Shoe Widths 101

Feb 18th, 2011 by John Almodovar | 7 Comments So Far

Shoe widths comic - 2E or 4E?

Shoe Widths: AA, C, B, D, CD, E?

For some, shoe sizes can be a confusing thing – especially with all those darn widths.  But shoe widths are available for a reason.  They’re available because believe or not, some feet are wider than others; and at the same time, some people may suffer with certain foot conditions such as bunions, hammertoes, diabetes and edema, which wide sized shoes can accommodate.

But probably the biggest misconception people have about shoe sizing is the assumption that all they have to do is go up one size to accommodate their wide feet.

Wide FootFor example, let’s say that someone purchased a size 8 in women’s dress shoes, but after trying them on for a second time, it was decided that the shoe is too narrow but the length is perfect.  At this point, this person should consider exchanging the size 8 to an 8-wide; but what tends to happen is the person will try to exchange the size 8 to the next whole size up, which would be size 9.  Unfortunately, all this does is make the shoe longer and the shoe will most likely still have a narrow fit.  Don’t do that.  Like I mentioned above, there’s a reason why shoe manufacturers make wide sizes.  Think about it, if there was no need for wide sizes, why would shoe manufacturers make them?  Wouldn’t they just produce more of the same shoe sizes?

Another misconception that people have about wearing wide shoes is the belief that they’ll look clunky or boxy on their feet.  What people don’t realize is that the difference between widths is only 1/8″ – so by wearing wide sized shoes, style and fashion will not be sacrificed.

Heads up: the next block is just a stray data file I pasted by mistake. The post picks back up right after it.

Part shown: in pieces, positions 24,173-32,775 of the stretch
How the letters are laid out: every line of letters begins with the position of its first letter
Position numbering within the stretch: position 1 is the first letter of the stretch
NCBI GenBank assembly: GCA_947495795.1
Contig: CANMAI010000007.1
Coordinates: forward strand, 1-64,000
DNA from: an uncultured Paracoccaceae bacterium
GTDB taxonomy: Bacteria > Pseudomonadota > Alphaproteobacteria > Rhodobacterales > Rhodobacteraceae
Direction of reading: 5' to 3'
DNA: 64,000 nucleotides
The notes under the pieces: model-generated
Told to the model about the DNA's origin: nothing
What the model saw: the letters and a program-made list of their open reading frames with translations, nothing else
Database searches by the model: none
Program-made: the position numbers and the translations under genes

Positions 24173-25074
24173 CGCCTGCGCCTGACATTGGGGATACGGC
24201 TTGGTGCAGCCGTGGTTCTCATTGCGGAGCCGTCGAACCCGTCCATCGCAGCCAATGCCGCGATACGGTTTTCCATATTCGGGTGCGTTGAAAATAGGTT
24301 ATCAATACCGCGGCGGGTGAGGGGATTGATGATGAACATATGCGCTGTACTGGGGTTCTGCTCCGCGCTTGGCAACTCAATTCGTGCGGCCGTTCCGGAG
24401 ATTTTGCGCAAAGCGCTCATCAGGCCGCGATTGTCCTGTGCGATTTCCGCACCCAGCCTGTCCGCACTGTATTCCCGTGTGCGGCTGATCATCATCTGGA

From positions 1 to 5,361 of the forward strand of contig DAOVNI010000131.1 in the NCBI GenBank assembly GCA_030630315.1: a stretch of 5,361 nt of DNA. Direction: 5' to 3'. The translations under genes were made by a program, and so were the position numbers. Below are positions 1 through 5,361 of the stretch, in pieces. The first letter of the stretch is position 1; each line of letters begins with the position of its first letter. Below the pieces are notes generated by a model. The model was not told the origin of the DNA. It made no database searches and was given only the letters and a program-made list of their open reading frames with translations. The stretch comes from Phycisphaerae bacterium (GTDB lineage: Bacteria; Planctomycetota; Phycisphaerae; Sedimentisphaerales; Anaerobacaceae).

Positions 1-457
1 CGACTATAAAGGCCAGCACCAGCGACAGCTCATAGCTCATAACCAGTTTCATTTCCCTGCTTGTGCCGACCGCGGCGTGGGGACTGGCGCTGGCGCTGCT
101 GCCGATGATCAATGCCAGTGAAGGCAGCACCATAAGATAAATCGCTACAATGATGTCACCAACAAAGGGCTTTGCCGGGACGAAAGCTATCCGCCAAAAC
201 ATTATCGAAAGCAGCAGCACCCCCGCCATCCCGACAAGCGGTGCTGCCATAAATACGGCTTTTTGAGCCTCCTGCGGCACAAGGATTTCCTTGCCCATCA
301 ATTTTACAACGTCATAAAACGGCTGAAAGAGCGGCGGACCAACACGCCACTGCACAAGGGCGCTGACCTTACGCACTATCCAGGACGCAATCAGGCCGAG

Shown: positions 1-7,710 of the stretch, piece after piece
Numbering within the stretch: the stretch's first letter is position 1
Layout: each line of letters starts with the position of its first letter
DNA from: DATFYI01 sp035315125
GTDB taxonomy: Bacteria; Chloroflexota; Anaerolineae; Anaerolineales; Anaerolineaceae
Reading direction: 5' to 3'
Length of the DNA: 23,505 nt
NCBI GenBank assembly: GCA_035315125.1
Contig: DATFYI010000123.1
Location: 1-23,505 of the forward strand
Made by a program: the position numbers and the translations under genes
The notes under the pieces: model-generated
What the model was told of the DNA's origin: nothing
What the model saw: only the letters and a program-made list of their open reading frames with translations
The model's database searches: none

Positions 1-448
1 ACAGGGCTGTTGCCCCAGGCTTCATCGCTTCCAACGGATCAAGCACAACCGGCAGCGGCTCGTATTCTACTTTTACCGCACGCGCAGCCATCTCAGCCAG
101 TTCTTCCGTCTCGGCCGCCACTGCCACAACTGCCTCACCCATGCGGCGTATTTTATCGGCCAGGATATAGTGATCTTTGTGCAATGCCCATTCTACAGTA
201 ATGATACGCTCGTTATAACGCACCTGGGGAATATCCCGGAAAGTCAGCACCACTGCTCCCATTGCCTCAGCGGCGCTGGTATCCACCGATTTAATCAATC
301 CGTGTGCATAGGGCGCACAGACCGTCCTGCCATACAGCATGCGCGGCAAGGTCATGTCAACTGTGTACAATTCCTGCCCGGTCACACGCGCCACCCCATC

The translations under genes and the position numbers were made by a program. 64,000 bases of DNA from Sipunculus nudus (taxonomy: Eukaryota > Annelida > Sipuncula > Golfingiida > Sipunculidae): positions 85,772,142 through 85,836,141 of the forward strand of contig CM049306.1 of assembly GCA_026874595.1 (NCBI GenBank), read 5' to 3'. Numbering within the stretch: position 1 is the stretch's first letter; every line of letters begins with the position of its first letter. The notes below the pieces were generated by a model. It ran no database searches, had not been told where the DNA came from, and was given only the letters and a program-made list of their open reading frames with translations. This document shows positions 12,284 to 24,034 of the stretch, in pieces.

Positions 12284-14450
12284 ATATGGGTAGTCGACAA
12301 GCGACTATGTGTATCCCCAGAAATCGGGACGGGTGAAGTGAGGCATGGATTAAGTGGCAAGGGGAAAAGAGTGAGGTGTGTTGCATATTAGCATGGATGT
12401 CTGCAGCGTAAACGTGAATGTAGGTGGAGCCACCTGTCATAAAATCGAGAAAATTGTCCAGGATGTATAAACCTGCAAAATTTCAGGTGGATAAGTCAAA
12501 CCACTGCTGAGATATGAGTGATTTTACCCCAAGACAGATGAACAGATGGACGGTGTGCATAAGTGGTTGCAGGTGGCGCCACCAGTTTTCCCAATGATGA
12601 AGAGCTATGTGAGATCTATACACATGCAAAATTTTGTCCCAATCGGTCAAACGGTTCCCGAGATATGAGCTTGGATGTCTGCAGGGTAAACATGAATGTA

To give you a better understanding of width sizing, we listed the common widths below.

Women’s Narrow or AA / Men’s Narrow or C

  • Narrow shoes will accommodate feet that are thin, have high arches and have narrow heels.

Women’s Average (medium) or B / Men’s Average (medium) or D

  • Medium shoes are usually always in stock since they make up most of the manufacturer’s inventory.  If the shoe does not have a width associated with the size – it’s most likely a medium width.

Women’s Wide or C/D / Men’s Wide or E

  • Wide shoes are ideal for those with wide feet, flat feet (flatter feet = wider sizes) or for wearers with certain foot problems such as bunions and hammertoes.

Women’s Extra-Wide or E / Men’s Extra-Wide or EE (the more E’s the wider)

  • Extra wide shoes are good for those who have wider feet or swollen feet due to certain conditions such as diabetes or edema.  These shoes also tend to have more depth to accommodate removable insoles.

For more details, visit our Width Sizing Chart.

Shoes In Even Wider Sizes

At, we carry a grand selection of shoes that are offered in even wider sizes such as 14E.  Please note that each shoe brand classifies their widths differently – there isn’t a standardized naming convention – so a 2E in brand A may be a 3E in brand B.  Again, not all brands name their widths the same.  Also, as you probably guessed already, the more E’s you add to the width, the wider the shoe will be.  These types of shoes are typically recommended by foot health professionals since wearers of these shoes need the extra room to accommodate certain foot conditions.